Building your ideal customer profile (ICP) is among the most important steps you can take when building a successful sales strategy.
Whether this is the first time you’ve heard of an ideal customer profile, or if you’re simply not sure you need one, it can be hard to figure out how to get started. We’ve put together this helpful guide to answer all your questions about ideal customer profiles and how they can help your business, and offer step-by-step instructions on creating a customer profile.
What is an ideal customer profile?
An ideal customer profile (ICP) is a detailed portrait of your dream customer, whether that’s an individual or another company. It’s who you think of first when asked the question, “Who is your product for?” It’s a way to think carefully about potential customers and what problems you’re solving for them.
Some questions you might want to ask yourself when coming up with your ideal customer are:
- What business are they in?
- What kind of activities do they do, and what activities does your product help them do?
- What problems or obstacles do they face?
- Why would they want your product or service specifically?
What are ideal customer profiles for?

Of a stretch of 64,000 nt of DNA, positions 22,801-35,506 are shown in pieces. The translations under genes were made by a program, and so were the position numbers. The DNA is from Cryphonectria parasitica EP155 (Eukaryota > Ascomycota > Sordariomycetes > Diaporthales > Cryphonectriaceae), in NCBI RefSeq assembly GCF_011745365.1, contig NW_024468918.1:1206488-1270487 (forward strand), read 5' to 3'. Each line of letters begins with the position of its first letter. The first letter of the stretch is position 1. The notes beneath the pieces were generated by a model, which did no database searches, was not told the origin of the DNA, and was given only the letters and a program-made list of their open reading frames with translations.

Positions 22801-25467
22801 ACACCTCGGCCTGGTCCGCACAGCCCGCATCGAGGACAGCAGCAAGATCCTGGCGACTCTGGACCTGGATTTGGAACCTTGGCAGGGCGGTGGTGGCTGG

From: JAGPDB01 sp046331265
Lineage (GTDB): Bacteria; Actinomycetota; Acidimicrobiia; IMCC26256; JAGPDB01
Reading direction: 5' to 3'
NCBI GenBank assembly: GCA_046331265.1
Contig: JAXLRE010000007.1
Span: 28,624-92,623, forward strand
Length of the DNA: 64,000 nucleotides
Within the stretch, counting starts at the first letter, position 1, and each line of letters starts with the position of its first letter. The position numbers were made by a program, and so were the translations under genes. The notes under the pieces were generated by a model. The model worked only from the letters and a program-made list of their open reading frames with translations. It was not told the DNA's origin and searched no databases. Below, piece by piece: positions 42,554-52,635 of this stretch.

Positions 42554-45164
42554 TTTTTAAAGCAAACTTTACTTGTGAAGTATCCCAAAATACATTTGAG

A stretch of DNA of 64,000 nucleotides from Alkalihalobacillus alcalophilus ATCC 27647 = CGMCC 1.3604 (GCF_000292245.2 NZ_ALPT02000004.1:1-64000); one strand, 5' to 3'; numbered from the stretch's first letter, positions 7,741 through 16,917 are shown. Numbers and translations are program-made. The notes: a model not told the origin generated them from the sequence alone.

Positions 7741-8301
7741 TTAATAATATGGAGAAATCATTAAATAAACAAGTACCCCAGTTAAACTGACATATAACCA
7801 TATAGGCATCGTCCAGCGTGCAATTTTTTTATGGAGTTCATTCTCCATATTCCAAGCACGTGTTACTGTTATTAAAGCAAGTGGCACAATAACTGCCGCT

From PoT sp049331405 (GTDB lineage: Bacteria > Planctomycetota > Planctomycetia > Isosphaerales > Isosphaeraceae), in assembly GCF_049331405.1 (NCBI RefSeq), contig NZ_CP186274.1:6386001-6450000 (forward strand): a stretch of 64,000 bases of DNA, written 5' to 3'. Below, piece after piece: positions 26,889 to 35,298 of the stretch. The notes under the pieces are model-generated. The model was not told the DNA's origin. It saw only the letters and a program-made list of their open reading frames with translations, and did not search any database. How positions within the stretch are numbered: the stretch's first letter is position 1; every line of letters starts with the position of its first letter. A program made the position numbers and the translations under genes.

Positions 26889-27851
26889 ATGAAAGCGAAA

The goal of creating an ideal customer profile template is to help your sales and marketing teams become more effective. An ICP is also a great way to sift through the “clutter” in your given market and prioritize the areas that are most relevant to your business. For instance, if you’re not sure what your ICP is, you might be focusing too much attention and energy on parts of the market you don’t need to pay attention to.
Remember: if you’re chasing down leads for customers that are so far from your ICP that they’re never actually going to buy, that’s not a good use of your time or energy!
What’s the difference between an ideal customer profile and a buyer persona?
If you’re new to the concept of an ideal customer profile but familiar with the idea of a buyer persona, you might be wondering what exactly the difference is between the two – and why it matters.
As we’ve already laid out, your ideal customer profile (ICP) identifies basic facts about your potential customer (who they are, and what they do).
Meanwhile, a buyer persona is concerned with the psychology of a potential customer. A buyer persona takes an ICP one step further by considering a customer’s motivations, what kinds of decisions they make, and – most importantly – why they make those decisions.
Why do I need an ideal customer profile?
1. Get more accurate targeting